Grant Wood's most famous
an iconic farmer,
his prim daughter and a pitchfork. His most satiric painting was
white-haired ladies pose with raised teacup before a recreation of
Washington Crossing The Delaware. With
their hatchet mouths and squinty, almost feral, eyes, they seem to
gloat over the mere fact of their birth.
completed the painting in 1932 when the country was deep in
depression, thousands out of work, homeless. Breadlines were
common. Wood makes the point—still relevant today—that the
robber barons surely had nothing to fear from the polite, pampered
ladies of the Daughters of the American Revolution, who are about as far from real revolution as one
often wonder how a country so enamored of its revolutionary origins
could produce so many obedient apostles of the status quo, which
always aligns itself with wealth and power against those who have
example: all those who sided with the insurance industry against
universal health care, including the so-called “Tea Party”
Republicans, who have been known to dress up in the costumes of their
I understand it, the kinds of revolutionaries celebrated by the DAR
and the Tea Party don't usually side with the well-fed and complacent at the top, but arise
from below, when the have-nots begin to suspect the political and
economic cards are stacked against them.
seems to be where we are now: record numbers of people in poverty,
who, in spite of their best efforts, even working full time, still
struggle to get ahead. Among them are many former middle class
people—nice, decent folk who woke up one morning to find they couldn't
send their kids to college. Now many of them
can't even adequately feed their families or keep a roof over their
Detroit, where the price of tap water has soared above the average and
many are jobless, the city has cut the water off for thousands of
people, mostly black, who can't pay their bills—a move condemned by
the United Nations as an international human rights violation.
to believe this is the U.S.A.! In fact, it's what happens when you
have a small cadre of multimillionaires deciding the fate of the rest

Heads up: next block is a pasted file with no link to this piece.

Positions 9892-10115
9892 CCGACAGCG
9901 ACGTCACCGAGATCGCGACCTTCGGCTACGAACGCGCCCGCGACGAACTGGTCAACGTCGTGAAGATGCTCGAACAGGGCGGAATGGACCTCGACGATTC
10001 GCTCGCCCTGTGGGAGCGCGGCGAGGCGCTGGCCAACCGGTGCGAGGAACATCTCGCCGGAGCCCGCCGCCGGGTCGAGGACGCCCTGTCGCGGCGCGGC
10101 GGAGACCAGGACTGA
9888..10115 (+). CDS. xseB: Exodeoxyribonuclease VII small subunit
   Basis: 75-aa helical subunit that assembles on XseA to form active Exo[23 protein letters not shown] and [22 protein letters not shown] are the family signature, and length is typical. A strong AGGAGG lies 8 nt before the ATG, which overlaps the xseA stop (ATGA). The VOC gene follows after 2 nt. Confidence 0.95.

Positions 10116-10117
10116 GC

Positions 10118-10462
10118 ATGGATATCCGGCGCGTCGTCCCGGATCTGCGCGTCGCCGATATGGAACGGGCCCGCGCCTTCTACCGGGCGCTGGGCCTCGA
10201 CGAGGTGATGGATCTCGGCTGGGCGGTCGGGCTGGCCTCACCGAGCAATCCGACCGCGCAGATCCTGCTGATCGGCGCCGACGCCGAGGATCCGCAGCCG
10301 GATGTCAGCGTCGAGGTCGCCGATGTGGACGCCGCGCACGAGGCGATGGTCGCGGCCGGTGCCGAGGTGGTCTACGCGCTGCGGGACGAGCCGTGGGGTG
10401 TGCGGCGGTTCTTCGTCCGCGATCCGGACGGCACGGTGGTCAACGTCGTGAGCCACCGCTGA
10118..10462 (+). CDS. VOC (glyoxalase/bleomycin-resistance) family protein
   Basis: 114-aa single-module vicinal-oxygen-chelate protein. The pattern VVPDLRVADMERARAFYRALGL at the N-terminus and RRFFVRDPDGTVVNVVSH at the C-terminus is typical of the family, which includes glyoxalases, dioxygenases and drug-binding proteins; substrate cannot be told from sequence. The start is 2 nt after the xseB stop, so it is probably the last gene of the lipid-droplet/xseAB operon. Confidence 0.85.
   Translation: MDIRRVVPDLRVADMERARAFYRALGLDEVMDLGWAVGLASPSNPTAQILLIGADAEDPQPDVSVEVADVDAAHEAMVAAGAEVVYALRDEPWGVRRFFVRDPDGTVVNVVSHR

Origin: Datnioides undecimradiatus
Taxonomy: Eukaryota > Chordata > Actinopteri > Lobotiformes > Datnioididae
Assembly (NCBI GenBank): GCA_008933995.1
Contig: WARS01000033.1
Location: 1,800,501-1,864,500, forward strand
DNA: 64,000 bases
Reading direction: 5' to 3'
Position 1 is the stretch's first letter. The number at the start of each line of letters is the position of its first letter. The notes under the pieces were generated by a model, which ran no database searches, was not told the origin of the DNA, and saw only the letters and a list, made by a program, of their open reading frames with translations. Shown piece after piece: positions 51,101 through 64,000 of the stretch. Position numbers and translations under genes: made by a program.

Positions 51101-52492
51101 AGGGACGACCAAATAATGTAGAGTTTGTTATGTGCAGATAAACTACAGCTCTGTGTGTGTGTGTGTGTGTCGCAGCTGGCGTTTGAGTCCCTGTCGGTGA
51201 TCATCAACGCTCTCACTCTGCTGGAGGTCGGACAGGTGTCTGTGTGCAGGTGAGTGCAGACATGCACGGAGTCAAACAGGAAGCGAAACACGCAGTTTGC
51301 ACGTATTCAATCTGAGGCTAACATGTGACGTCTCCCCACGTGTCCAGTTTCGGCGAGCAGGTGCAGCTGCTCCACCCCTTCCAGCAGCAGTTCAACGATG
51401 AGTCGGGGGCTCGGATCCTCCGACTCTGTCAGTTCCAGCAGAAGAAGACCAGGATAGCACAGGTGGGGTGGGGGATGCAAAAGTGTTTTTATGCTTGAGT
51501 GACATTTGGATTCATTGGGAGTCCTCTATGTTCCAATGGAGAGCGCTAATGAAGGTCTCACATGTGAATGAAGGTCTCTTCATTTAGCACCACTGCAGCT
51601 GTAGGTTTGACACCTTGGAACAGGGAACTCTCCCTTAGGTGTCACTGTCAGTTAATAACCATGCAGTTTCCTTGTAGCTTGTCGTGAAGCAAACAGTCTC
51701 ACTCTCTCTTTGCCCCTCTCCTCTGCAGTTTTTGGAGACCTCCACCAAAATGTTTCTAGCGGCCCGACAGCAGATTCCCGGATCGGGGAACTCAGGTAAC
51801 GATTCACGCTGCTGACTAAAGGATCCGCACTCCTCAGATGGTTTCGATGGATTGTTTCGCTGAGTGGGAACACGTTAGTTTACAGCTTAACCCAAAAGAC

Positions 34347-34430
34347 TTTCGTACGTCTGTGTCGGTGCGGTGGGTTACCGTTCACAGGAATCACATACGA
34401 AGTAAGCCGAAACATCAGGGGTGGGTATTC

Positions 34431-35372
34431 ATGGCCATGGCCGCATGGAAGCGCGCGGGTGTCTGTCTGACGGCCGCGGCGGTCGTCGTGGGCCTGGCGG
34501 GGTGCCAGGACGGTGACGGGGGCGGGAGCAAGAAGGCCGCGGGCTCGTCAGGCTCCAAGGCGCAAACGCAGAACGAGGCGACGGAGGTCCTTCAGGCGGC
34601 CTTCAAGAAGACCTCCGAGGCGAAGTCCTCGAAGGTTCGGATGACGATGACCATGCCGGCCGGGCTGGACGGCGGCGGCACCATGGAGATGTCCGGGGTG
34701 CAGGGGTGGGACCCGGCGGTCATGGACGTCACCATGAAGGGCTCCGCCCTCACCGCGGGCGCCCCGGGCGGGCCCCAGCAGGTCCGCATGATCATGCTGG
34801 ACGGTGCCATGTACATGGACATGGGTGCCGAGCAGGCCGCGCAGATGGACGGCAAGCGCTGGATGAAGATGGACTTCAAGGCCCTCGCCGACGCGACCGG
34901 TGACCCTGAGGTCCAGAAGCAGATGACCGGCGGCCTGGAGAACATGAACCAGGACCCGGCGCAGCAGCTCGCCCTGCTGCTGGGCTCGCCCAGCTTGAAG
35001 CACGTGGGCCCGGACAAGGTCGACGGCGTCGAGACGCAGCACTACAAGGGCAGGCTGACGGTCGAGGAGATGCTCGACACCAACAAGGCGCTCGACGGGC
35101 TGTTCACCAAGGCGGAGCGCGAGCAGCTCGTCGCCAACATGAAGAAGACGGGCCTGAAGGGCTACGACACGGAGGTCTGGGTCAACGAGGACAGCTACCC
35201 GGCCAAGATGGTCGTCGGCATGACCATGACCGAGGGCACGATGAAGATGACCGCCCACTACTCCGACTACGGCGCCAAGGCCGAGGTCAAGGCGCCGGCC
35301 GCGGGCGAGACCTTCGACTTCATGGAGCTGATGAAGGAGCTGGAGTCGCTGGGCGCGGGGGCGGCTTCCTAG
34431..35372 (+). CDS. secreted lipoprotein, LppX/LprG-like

of us—which campaign to back, which legislators to buy, whether or
not we'll have health care or keep Social Security, and where the
next war will be. Literally life and death decisions, rarely
motivated by decency or ethics, but strictly driven by profit.
result is a wholesale attack on the Commons—to wipe out pension
funds, destroy unions, slash public education, and turn everything,
even the right to clean water, over to corporations.
rest assured, if it succeeds in Detroit, it can happen anywhere.
stellar example of this mentality is Texas' own Greg Abbott,
candidate for Governor, and enthusiast for privatizing just about
everything, including education. In 2011, Abbott supported cuts to
Texas schools by $5.4-billion, resulting in job losses for 12,000 teachers across the state.
Attorney-General, Abbott ruled to keep confidential the locations of
dangerous chemicals, like ammonium nitrate, the stuff that
blew up the fertilizer plant in West, Texas, obliterating dozens of
homes, a middle school and a fifty-unit apartment complex.
campaign receives funding from the billionaire Koch family, which has
interests in the chemical-fertilizer industry.
the playing field is out of plumb. And it's not apt to change for
the better so long as those in power remain virtually
indistinguishable from the robber barons they serve.
can we expect much support from the likes of the “Daughters
of Revolution” or
the Tea Party, those stalwart celebrants of our first war for
freedom, who, had they actually been there, likely would not have been throwing tea in Boston Harbor, but would have sided with the Tories, just
as they side with those in power today.
there's nothing particularly honorable or noble in polite conformity.
It would be hard to name a single positive change in our world
achieved by that crowd. Conformists did not cross the color line to
occupy lunch counters in Greensboro, North Carolina in 1960, nor did
they risk their lives registering blacks to vote in Philadelphia, Mississippi in
'64. Conformists did not end child labor laws or bring women the
right to vote. They had no hand in creating Medicare or Social
Security. And just as they were absent in the marches to end the
Vietnam War, they're now missing in the struggle to end our current wars, including the latest senseless provocations toward Russia.
If somehow we manage to get workers unionized, if we succeed in
raising pay to a living wage, if we start making corporations pay
their fair share, and make college available to all, you can bet it
will be the conformists—the power-brokers and their apostles—who
will stand in the way, as they always do.
most revolutions start from below by people without wealth or power,
so this one will, too. The Occupy Movement was the beginning. Let
the conformists stay home.
First published in Fort Worth Weekly.